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Dylan Collins
Dylan Collins

Language and Linguistics: An Introduction to Julia Falk's Work and Legacy (PDF Download)

Language and Linguistics Julia Falk PDF Download

If you are interested in linguistics, the scientific study of language, you might want to learn more about Julia Falk, a professor emeritus at the Linguistics Department, Michigan State University. She is one of the leading scholars in the history of linguistics, especially in the United States from 1900 to 1950. She has written several books and articles on this topic, as well as on other aspects of linguistics such as auxiliary languages, phonology, morphology, syntax, semantics, pragmatics, sociolinguistics, psycholinguistics, historical linguistics, and language teaching. In this article, we will introduce you to some of her main contributions and publications, and show you how you can download them in PDF format.

Language And Linguistics Julia Falk Pdf Download

Julia Falk: A Pioneer in the History of Linguistics

Julia Falk was born in 1941 in New York City. She earned her PhD in linguistics from the University of Washington in 1968 with a dissertation entitled "Nominalizations in Spanish". She was apparently the first woman to receive her PhD in this department. She joined the faculty of Michigan State University in 1970, where she taught until her retirement in 2004. She also served as a visiting professor at several universities around the world.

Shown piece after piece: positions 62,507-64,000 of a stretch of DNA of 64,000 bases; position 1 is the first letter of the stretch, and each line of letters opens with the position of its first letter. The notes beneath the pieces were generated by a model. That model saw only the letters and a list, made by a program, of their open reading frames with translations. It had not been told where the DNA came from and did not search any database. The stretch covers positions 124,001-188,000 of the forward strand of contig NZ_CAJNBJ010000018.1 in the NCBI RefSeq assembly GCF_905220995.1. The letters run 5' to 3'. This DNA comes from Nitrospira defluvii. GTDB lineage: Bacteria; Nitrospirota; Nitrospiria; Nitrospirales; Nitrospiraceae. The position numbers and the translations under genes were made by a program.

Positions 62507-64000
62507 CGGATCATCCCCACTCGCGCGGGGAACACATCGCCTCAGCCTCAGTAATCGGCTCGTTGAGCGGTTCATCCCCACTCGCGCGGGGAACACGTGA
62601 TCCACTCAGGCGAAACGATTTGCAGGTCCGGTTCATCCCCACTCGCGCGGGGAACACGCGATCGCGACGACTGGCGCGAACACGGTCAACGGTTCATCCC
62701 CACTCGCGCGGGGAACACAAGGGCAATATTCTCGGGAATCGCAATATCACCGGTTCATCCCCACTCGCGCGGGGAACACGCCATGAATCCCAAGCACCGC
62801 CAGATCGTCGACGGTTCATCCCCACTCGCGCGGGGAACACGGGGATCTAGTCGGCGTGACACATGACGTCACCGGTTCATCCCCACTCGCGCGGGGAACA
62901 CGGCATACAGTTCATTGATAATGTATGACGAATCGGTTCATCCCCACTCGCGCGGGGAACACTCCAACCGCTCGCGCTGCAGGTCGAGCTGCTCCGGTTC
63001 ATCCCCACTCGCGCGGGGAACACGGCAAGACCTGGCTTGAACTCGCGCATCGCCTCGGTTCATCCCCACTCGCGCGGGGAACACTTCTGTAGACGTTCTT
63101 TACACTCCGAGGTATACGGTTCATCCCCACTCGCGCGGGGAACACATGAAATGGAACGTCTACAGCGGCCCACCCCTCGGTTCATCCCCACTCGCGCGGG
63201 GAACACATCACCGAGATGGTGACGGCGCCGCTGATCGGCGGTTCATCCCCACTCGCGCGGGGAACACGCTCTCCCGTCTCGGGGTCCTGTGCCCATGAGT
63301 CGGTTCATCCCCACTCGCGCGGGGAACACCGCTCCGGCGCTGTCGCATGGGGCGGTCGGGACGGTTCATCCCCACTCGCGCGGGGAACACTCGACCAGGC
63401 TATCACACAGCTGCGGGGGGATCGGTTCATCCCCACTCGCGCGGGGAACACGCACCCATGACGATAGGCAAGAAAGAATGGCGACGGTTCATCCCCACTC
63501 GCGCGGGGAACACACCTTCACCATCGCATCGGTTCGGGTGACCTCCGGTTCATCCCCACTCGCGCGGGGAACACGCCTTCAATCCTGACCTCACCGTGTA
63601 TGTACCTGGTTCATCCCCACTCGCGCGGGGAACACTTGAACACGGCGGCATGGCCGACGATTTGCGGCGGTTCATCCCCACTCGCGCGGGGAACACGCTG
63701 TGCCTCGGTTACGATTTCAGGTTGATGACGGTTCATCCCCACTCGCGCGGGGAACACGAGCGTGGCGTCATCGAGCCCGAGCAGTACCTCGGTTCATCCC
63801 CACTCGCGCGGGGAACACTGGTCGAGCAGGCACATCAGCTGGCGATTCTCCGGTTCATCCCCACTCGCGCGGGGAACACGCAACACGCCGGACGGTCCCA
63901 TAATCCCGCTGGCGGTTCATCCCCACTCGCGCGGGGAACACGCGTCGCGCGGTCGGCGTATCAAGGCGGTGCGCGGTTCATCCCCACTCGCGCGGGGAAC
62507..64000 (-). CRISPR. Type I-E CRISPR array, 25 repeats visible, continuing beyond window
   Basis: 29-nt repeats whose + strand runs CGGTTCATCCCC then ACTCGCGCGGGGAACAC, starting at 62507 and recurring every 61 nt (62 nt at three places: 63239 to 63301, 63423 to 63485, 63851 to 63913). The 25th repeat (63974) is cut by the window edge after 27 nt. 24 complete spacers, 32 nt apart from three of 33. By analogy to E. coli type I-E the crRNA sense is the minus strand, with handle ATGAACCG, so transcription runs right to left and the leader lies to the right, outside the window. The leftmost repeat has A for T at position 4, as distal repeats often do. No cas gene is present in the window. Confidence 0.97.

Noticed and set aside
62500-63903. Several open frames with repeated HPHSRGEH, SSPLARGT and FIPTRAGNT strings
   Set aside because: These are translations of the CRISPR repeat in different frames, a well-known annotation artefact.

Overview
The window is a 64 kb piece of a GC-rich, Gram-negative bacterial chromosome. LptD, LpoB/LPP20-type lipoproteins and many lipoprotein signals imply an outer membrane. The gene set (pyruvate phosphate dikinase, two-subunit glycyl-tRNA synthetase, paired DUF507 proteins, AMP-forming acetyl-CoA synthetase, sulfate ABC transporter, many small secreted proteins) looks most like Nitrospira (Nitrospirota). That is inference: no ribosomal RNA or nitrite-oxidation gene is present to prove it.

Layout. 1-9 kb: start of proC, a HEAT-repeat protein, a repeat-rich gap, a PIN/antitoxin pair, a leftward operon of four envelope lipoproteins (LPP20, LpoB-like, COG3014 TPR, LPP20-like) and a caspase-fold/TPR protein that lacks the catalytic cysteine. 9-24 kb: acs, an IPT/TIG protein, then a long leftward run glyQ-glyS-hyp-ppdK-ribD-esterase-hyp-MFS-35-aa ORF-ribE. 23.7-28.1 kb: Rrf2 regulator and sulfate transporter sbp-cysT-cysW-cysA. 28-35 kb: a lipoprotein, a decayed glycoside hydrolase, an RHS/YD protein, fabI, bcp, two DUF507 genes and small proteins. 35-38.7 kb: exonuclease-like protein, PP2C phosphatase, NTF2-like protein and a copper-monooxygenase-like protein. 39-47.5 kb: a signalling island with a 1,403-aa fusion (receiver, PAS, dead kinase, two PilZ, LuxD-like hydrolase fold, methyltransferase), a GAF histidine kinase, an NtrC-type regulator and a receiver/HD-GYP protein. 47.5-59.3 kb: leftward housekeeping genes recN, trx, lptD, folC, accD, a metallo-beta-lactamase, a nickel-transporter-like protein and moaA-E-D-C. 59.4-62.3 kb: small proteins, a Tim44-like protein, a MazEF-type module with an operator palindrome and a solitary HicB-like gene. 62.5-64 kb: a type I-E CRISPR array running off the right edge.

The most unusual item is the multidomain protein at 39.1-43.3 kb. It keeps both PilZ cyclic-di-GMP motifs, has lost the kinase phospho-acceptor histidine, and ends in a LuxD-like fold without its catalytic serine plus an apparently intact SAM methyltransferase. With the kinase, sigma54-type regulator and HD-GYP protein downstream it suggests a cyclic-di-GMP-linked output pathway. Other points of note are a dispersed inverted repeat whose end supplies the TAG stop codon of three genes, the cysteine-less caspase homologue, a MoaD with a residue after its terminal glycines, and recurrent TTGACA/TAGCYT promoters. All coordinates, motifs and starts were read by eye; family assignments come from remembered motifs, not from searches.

Julia Falk's research interests include various aspects of linguistics, but she is most known for her work on the history of linguistics, especially in North America. She has written extensively on the early history of the Linguistic Society of America (LSA), which was founded in 1924 as a professional organization for linguists. She has also written short intellectual biographies of many influential linguists such as Otto Jespersen, Leonard Bloomfield, Roman Jakobson, Edward Sapir, Charles Hockett, Noam Chomsky, Louise Pound, Edith Claflin, Adelaide Hahn, Gladys Reichard, Alice Morris, Elsie Parsons, E.H. Sturtevant, Ferdinand de Saussure, among others. She has contributed to various reference works such as the American National Biography and the Encyclopedia of Linguistics.